Salisbury Cathedral Close Preservation Society



A Child in the Close

Annual Lecture - November 2011 -
by Robert Key FSA
(Abridged)

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It was said that the Rector of St Mary’s, Portsea, Geoffrey Lunt, trained more curates who became Bishops, Deans and Archdeacons than any other priest in the Twentieth Century. In 1935 Geoffrey Lunt was himself enthroned as Bishop of Ripon. In 1946 he was translated to Salisbury. He asked my father, Maurice Key, to come as his Suffragan Bishop of Sherborne. And that is how we found ourselves in Salisbury.

It was a huge relief for my parents to leave devastated post-war Plymouth for the tranquillity of Salisbury Close. I had been born in April 1945 – an end-of-war celebration and an early baby-boomer!The Bishops had recently moved out of the old Palace, into Mompesson House. For us, Bishop Lunt negotiated the lease of the main part of the  South Canonry – which we shared with the Precentor, who had an upstairs flat in the north wing.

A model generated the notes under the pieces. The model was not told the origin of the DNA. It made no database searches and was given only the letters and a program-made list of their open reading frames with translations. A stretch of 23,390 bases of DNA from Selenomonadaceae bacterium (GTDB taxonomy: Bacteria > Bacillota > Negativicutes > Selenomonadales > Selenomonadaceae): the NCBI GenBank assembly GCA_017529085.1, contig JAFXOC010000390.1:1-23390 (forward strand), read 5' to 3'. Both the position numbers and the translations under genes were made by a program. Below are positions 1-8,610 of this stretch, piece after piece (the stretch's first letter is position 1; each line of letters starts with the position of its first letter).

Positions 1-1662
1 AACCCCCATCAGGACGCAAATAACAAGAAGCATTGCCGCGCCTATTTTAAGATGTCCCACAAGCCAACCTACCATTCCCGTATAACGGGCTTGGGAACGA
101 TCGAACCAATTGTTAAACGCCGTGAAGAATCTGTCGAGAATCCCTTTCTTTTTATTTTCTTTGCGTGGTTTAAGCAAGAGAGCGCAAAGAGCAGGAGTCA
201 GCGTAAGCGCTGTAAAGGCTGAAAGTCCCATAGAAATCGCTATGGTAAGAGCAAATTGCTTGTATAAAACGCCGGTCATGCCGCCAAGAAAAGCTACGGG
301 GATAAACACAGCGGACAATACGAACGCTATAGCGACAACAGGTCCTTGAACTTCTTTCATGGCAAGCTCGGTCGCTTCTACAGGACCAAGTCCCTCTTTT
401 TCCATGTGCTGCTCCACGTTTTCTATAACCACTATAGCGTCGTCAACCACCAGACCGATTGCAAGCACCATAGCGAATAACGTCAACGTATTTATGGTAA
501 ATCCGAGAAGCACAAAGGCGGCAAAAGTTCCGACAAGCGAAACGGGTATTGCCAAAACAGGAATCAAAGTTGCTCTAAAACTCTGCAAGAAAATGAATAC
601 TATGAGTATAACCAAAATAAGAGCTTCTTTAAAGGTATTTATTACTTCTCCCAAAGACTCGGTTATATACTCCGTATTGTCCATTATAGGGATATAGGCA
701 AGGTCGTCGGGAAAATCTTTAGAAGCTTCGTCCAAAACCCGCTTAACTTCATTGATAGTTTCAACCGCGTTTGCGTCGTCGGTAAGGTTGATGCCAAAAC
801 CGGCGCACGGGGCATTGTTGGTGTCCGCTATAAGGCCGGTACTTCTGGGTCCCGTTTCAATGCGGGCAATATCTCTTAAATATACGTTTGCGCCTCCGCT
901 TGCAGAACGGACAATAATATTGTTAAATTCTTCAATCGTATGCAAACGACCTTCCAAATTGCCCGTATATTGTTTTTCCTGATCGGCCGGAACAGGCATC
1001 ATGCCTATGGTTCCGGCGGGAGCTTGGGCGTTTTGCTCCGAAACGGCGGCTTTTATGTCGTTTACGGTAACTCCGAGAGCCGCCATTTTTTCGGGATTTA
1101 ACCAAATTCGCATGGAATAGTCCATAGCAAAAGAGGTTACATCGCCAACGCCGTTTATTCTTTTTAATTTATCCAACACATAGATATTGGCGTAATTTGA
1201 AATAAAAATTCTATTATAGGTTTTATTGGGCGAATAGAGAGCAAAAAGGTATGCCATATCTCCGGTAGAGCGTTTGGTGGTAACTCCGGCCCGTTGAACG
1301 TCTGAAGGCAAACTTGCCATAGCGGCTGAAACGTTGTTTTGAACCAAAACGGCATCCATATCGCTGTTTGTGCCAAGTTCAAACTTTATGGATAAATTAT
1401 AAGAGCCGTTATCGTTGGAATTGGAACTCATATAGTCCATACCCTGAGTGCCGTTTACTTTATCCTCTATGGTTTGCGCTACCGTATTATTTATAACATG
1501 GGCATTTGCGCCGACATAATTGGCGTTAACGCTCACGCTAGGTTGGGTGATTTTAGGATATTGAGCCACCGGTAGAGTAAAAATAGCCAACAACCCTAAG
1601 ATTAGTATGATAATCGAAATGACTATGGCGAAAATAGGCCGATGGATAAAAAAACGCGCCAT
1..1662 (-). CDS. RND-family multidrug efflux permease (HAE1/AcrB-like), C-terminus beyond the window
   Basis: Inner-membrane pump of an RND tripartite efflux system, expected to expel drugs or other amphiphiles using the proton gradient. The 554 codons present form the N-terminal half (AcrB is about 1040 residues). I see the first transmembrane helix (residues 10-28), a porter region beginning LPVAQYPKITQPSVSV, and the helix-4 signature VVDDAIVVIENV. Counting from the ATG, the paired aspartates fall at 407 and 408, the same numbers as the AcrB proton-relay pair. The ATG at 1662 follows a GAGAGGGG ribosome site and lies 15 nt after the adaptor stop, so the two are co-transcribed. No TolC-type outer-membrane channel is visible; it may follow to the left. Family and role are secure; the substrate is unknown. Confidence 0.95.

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The house was bliss It was quiet. It was safe for children (apart from the river on two sides of the garden). There was a large vegetable garden and a hen run. There was even an old pig-sty!
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Even in the post-war years the old social order had changed little in Salisbury. Especially not in The Close.  Once a week, the man from the International Stores on the Poultry Cross would sit himself down at the kitchen table and take the grocery order. He would also take the food coupons from the ration book! He had a small brown suitcase packed with samples and price lists. Later a delivery boy would appear on a bicycle with a huge, laden basket at the front, delivering the order.

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